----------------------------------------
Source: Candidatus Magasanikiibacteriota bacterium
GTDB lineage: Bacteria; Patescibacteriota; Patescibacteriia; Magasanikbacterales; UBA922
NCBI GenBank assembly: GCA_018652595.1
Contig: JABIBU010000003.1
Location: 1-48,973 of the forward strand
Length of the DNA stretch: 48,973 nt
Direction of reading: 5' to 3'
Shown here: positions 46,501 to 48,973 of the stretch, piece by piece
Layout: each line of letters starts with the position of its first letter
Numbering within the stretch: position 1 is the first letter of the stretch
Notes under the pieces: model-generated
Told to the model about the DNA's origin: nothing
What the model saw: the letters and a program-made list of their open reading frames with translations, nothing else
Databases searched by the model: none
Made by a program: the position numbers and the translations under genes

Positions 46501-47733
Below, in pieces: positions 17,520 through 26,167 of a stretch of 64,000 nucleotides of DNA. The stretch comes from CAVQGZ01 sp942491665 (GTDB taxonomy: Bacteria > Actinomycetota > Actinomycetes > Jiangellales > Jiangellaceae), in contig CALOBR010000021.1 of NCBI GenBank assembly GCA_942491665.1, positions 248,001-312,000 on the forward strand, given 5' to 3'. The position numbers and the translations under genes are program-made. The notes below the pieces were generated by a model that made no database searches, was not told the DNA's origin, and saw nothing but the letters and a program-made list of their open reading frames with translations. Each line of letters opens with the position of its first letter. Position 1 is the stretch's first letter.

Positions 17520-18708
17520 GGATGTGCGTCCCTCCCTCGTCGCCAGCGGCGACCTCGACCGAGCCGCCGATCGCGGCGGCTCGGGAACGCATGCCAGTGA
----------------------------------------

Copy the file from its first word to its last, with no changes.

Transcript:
Source: Candidatus Magasanikiibacteriota bacterium
GTDB lineage: Bacteria; Patescibacteriota; Patescibacteriia; Magasanikbacterales; UBA922
NCBI GenBank assembly: GCA_018652595.1
Contig: JABIBU010000003.1
Location: 1-48,973 of the forward strand
Length of the DNA stretch: 48,973 nt
Direction of reading: 5' to 3'
Shown here: positions 46,501 to 48,973 of the stretch, piece by piece
Layout: each line of letters starts with the position of its first letter
Numbering within the stretch: position 1 is the first letter of the stretch
Notes under the pieces: model-generated
Told to the model about the DNA's origin: nothing
What the model saw: the letters and a program-made list of their open reading frames with translations, nothing else
Databases searched by the model: none
Made by a program: the position numbers and the translations under genes

Positions 46501-47733
Below, in pieces: positions 17,520 through 26,167 of a stretch of 64,000 nucleotides of DNA. The stretch comes from CAVQGZ01 sp942491665 (GTDB taxonomy: Bacteria > Actinomycetota > Actinomycetes > Jiangellales > Jiangellaceae), in contig CALOBR010000021.1 of NCBI GenBank assembly GCA_942491665.1, positions 248,001-312,000 on the forward strand, given 5' to 3'. The position numbers and the translations under genes are program-made. The notes below the pieces were generated by a model that made no database searches, was not told the DNA's origin, and saw nothing but the letters and a program-made list of their open reading frames with translations. Each line of letters opens with the position of its first letter. Position 1 is the stretch's first letter.

Positions 17520-18708
17520 GGATGTGCGTCCCTCCCTCGTCGCCAGCGGCGACCTCGACCGAGCCGCCGATCGCGGCGGCTCGGGAACGCATGCCAGTGA